The Great American Novel
Per Wikipedia: “The idea of the Great American Novel is the concept of a novel of high literary merit that shows the culture of the United States at a specific time in the country’s history… The author uses the literary work to identify and exhibit the language used by the U.S. people of the time and to capture the unique U.S. experience, especially as it is perceived for the time.”
You know what I think is the best part of that description? The first three words. “The idea of…” Because that’s what it is: an idea. It’s all subjective, but I suspect that if you asked the people who are nominally in charge of deciding whether or not a book merits the lofty “Great American Novel” designation, it’d be much like porn — they know it when they see it.
I mentioned earlier that my mother has always wanted… nay, expected… me to write a book. I once teased her that her high expectations would be her undoing, because my first book was certain to be an extremely gory horror novel that she wouldn’t want to read. She responded, with the weight of ten thousand bags of sand, that she was certain I’d write something more subtle than that. I doubt that the words “Great American Novel” ever passed through her mind, but I wouldn’t be surprised if the concept was lurking beneath the surface to some degree.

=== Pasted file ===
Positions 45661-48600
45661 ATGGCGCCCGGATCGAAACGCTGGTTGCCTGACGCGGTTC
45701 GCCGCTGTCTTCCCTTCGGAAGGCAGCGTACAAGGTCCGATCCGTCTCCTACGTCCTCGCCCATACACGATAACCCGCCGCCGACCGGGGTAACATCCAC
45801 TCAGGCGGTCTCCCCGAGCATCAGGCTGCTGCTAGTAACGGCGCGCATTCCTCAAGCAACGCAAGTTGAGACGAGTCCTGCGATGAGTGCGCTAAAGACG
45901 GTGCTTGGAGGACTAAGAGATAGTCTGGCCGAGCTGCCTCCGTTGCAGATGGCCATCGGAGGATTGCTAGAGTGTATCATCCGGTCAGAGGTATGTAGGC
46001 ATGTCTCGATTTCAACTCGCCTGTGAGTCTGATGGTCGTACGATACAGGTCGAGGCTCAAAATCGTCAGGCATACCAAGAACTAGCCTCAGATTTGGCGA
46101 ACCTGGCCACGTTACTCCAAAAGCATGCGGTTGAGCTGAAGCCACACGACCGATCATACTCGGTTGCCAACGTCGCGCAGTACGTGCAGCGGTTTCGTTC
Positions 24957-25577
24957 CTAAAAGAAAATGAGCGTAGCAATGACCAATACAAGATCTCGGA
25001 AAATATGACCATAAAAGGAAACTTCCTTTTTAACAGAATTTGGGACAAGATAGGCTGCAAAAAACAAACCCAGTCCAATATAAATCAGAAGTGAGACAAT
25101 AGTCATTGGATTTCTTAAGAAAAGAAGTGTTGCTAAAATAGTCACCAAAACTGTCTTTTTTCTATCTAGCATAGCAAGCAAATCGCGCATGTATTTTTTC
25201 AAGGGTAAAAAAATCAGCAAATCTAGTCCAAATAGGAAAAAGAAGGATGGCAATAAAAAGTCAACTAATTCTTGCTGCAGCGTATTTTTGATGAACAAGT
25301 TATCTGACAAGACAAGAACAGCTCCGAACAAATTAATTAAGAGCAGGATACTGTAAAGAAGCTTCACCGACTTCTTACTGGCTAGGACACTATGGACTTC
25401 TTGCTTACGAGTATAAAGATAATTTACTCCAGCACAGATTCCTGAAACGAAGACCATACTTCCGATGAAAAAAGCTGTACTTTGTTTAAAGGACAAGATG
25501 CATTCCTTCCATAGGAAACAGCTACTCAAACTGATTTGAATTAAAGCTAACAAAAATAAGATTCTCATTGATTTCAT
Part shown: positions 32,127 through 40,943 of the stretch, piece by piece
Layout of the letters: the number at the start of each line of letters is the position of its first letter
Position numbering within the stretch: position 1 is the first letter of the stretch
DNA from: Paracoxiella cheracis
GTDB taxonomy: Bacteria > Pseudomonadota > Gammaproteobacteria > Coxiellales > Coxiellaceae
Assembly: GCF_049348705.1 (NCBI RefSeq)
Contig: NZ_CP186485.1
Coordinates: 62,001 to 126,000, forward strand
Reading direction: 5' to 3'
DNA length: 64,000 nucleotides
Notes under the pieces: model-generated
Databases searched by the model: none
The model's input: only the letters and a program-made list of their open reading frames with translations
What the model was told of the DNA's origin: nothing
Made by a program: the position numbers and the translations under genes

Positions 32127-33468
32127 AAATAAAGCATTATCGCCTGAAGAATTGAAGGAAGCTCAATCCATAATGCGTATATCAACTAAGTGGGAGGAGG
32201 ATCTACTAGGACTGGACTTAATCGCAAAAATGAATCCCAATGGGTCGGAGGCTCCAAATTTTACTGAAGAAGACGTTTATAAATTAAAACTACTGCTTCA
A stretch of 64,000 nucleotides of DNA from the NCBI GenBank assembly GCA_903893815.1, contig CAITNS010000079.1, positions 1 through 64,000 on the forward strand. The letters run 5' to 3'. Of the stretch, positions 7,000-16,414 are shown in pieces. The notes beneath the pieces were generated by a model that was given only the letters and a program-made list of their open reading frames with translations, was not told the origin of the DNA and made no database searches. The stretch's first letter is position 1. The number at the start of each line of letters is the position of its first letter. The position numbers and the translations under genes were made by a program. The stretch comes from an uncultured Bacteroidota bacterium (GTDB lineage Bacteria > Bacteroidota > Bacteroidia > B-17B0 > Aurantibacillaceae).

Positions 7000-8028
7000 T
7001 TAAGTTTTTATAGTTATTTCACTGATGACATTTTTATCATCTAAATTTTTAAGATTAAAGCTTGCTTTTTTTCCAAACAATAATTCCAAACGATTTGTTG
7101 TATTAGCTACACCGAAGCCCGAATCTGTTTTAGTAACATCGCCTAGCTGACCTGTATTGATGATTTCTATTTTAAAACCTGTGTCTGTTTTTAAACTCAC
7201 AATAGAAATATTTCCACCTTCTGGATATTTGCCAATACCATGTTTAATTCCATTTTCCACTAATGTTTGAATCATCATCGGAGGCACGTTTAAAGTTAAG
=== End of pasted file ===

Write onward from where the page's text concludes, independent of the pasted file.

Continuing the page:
I don’t think that “telling a good story” and “high literary merit” are mutually exclusive concepts, but I do think that being overly conscious of the latter is probably a good way to sabotage yourself. Taste is subjective, yes, fine, of course, and thank crap for that, or there would be a lot more unemployed writers. But sometimes, I wonder if the concept of the Great American Novel is actually a nasty little mutating virus that exists to infect people with either pretentiousness or despair. Heck, some people probably get both.
Maybe I’m being too harsh. Here’s what I know for sure: the fiction that I enjoy the most, the books that I read over and over again — they’re good stories. And they’re written well enough that the language, at the very least, doesn’t get in the way. (Habitually failing to recognize that “phase” is not “faze”, for example, turned out to be a deal breaker for a certain series I stopped reading long ago. That wasn’t the only issue, but it was the last straw.)
If I had goals for my books, they might look something like this:
- People enjoy it, for reasons of their own.
Ok, one goal. That’s pretty much it. Everything else is gravy.
Wait… sorry. I don’t really like gravy. Everything else is whipped cream? Ugh, that might lead to the wrong images. Umm, everything else is extra cheese? Doesn’t really flow, though, does it? No, not the cheese, the sentence, you… can I skip the extra… yes, I know I started this, but now I’m too far into it to back out. Do you think you could… just… no, just cut. Cut! I know this isn’t a movie, I just.. will you just stop, already?